I managed a little more writing today, amid the chaos of channeling the kids’ energy appropriately and the sounds of “why can’t I”. Today, I began thinking about and writing about the idea of expertise. Academics (an others) complain that blogs are written by non-experts and are therefore prone to promoting bad and inaccurate information. What I’m trying to reconcile in my mind is the respect I have for experts such as scientists and my skepticism toward those experts. For example, I don’t like the way right-wing religious folks discount evolution or global warming or the causes of cancer. On the other hand, I don’t like to be told I’m not an expert in something because I don’t have the right degrees or publications or whatever. In academia, there is only one path to expertise and if you haven’t taken that path (or veered from it in some way), you have no right to speak.
Enter the blogs. There are some “experts” writing blogs–hooray! And they are getting their expertise out there to a larger audience. On occasion, they have to deal with people who’ve made up their minds based on incomplete or incorrect data, and they often show how they come to their conclusions, revealing not just the content they have expertise in, but also the process of arriving at conclusions. And that’s good for everyone. And there are blogs written by non-experts that are very, very smart. While they may not always have the deep knowledge about a subject that an expert does, they often have a very different context for what they know that is sometimes broader than an expert’s knowledge. Of course, it depends on the subject. One is less likely to trust a non-expert’s opinion on particle physics than on politics.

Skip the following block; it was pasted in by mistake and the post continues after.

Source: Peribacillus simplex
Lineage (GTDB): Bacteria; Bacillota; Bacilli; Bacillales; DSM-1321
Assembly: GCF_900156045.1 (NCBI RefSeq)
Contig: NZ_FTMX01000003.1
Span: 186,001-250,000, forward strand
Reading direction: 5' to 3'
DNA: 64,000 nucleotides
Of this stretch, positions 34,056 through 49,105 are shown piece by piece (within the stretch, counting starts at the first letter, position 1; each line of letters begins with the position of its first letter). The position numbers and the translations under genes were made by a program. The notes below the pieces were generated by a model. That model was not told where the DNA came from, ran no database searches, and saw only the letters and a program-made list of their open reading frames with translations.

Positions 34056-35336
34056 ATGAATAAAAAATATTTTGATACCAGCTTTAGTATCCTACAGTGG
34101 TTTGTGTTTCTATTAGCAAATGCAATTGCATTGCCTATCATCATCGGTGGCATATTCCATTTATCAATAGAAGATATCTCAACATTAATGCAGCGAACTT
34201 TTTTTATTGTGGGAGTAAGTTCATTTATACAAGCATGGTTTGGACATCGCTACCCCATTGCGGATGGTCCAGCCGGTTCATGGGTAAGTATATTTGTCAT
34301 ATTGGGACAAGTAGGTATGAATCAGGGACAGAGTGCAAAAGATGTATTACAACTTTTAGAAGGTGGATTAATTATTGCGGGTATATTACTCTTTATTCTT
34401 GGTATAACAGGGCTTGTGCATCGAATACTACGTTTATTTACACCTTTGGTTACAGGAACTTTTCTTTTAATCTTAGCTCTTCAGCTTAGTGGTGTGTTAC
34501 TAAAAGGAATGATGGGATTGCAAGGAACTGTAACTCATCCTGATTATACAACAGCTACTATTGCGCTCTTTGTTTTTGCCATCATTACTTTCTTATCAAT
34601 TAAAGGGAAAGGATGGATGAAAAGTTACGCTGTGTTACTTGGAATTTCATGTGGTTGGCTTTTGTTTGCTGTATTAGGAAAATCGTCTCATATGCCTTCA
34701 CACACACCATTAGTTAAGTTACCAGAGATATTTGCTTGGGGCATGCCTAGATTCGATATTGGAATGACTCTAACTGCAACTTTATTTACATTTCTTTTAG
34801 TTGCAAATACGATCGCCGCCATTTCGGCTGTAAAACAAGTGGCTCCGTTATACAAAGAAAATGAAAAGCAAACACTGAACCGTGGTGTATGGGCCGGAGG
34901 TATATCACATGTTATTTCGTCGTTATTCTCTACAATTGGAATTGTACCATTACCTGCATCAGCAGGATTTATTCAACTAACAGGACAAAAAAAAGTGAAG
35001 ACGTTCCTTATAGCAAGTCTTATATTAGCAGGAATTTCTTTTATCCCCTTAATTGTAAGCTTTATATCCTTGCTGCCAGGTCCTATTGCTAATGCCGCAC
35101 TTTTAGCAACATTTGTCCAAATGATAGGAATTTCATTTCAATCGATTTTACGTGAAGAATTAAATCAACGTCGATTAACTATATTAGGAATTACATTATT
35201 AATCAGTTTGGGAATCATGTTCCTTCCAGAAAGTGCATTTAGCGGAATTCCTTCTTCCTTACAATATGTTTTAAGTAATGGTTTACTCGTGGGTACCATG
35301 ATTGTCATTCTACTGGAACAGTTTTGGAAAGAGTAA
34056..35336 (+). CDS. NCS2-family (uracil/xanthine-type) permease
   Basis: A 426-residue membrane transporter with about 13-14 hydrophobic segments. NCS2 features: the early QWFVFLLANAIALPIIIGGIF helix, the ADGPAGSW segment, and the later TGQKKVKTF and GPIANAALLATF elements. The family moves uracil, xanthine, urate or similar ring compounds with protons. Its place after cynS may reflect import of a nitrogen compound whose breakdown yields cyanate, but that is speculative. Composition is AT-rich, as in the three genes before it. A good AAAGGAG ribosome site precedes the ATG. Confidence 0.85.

I’m reading more deeply into this issue and these are just my initial thoughts. I probably have blind spots about expertise, given my own fraught history of not being considered an expert for lack of the right credentials. But it’s a fascinating topic, to be sure.